ANSTO, Australia’s nuclear research agency enjoys an enviable reputation, has hundreds of collaborations with industry and other research agencies and hosts around 16,000 school visitors a year. Even though I thought I knew ANSTO pretty well, I had never visited its main campus until last week. That’s when I realised I only knew the tip of the iceberg of ANSTO’s capabilities and expertise. In fact, as impressive as ANSTO currently is, it is about to take some major leaps forward.
Like many people, I think of Australia’s Open Pool Australian Lightwater (OPAL) reactor as new. In fact, this year OPAL celebrates a decade of operation. It has performed beyond all expectations in that decade and remains a state-of-the-art facility. It is a multi-use reactor that achieves a range of nuclear medicine, research, scientific, industrial and production goals. OPAL is the core of its own building, basically producing neutrons for all these varied uses.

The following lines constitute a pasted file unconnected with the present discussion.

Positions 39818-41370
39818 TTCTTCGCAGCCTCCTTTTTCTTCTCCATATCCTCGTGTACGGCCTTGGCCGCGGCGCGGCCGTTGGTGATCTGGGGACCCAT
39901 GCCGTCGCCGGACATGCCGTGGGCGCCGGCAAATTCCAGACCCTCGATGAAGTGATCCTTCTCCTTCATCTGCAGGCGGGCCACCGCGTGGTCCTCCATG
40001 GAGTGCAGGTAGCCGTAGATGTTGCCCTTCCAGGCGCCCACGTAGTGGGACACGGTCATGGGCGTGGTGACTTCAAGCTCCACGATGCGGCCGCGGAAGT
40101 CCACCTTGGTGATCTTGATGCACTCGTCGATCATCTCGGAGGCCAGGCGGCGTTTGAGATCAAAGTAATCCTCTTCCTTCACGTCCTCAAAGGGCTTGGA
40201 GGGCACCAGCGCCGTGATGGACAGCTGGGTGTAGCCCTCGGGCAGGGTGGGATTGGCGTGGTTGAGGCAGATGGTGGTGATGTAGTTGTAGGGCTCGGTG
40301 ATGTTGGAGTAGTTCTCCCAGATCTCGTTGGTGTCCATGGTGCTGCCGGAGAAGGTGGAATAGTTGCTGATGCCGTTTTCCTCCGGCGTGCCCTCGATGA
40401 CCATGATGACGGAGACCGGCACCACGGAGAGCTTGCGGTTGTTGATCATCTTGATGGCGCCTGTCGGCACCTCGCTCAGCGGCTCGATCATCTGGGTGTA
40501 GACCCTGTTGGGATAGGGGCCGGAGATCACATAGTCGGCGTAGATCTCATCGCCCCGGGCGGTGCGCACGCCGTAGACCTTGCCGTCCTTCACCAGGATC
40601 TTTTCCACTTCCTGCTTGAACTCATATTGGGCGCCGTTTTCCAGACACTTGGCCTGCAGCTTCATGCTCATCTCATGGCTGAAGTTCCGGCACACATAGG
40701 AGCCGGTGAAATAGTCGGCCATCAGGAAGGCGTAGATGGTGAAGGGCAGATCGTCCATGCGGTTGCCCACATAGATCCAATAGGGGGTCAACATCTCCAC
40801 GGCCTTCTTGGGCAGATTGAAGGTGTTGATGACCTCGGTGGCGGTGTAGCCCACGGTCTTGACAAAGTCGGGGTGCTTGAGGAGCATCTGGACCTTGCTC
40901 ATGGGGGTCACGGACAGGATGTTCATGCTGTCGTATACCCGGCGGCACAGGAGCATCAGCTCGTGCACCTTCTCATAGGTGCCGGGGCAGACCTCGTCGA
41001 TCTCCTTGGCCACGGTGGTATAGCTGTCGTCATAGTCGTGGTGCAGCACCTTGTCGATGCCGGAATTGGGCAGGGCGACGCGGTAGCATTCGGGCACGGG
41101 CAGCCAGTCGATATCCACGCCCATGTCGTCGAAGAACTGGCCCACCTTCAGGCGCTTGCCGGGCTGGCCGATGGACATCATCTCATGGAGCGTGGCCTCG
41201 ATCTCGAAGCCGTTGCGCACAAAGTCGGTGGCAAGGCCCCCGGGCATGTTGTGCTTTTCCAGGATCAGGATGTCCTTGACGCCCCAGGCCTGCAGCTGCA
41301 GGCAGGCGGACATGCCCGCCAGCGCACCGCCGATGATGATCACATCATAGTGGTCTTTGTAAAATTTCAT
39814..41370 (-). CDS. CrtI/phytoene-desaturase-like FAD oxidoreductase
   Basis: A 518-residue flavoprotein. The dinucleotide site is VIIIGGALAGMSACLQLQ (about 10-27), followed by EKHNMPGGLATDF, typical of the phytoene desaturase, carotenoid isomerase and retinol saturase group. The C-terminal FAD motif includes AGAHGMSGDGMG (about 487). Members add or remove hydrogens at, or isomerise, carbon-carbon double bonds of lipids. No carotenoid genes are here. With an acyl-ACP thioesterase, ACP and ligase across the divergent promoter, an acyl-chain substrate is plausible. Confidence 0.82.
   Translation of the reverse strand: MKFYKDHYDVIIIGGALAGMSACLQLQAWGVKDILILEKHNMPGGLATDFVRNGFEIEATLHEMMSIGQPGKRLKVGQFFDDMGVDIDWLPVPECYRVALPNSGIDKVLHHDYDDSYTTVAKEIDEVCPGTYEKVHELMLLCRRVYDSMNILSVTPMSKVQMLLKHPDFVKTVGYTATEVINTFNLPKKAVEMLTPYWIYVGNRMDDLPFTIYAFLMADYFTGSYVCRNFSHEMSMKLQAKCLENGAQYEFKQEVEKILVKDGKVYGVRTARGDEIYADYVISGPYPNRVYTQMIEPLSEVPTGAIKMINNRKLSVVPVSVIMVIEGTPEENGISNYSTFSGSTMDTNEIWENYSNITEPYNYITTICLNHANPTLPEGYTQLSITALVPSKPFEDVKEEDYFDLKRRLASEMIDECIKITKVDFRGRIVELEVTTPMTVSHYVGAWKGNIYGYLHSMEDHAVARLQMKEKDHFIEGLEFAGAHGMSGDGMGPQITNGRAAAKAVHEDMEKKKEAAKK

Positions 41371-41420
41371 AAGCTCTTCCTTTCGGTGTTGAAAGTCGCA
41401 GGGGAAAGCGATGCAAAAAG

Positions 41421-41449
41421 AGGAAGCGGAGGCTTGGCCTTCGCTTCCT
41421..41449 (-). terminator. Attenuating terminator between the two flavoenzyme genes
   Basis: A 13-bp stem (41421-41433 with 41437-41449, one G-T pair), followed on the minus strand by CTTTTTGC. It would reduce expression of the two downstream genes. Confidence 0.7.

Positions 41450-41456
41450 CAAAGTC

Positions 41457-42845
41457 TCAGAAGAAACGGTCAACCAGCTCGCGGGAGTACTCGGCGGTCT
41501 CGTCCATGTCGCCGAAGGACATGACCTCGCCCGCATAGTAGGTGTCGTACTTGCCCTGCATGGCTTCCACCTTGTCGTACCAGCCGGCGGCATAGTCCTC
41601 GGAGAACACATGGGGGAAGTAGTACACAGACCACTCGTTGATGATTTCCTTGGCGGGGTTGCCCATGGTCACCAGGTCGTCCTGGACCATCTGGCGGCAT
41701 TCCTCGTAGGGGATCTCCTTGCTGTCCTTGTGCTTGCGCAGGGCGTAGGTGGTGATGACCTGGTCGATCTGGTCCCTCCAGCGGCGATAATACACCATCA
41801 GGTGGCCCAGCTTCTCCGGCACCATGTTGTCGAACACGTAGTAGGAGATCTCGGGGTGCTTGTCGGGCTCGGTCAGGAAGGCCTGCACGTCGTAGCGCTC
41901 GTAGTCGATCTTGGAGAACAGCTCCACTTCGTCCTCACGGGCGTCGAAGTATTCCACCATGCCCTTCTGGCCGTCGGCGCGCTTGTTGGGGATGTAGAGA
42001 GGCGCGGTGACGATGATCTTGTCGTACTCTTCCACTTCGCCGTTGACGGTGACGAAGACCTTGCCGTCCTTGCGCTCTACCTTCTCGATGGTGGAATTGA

ANSTO Health currently delivers over 10,000 patient doses of nuclear medicines within Australia. These are made in a building commissioned in 1958 which will be decommissioned in 2018. A new facility is nearing completion which will enable ANSTO to triple production of Molybdenum-99 (Mo-99). Mo-99 is the base material used in the diagnosis of cancers, heart disease, muscular and skeletal conditions and the new facility will open up a major export opportunity. ANSTO Nuclear Medicine will supply 25-30% of the world’s Mo-99.
Health is not the only business activity at ANSTO. Staff are fond of saying they cover every thing from “A to Z; archaeology to zoology”. In fact, after visiting ANSTO on Tuesday last week, I referred a Melbourne company developing a CRC-P to ANSTO’s Business Development people on Friday. Yesterday, I got this response “I had a call with… ANSTO this morning. What an awesome fit! Their capabilities are incredible”.
The “open for business” attitude at ANSTO was what stood out the most to me. It is not an isolated facility doing its own thing; it’s a really vibrant research community looking to work with scientific and business partners. In fact, a new Business Park is in development for the Lucas Heights site. Like me, you might be surprised when you take another look at ANSTO and the opportunities to collaborate.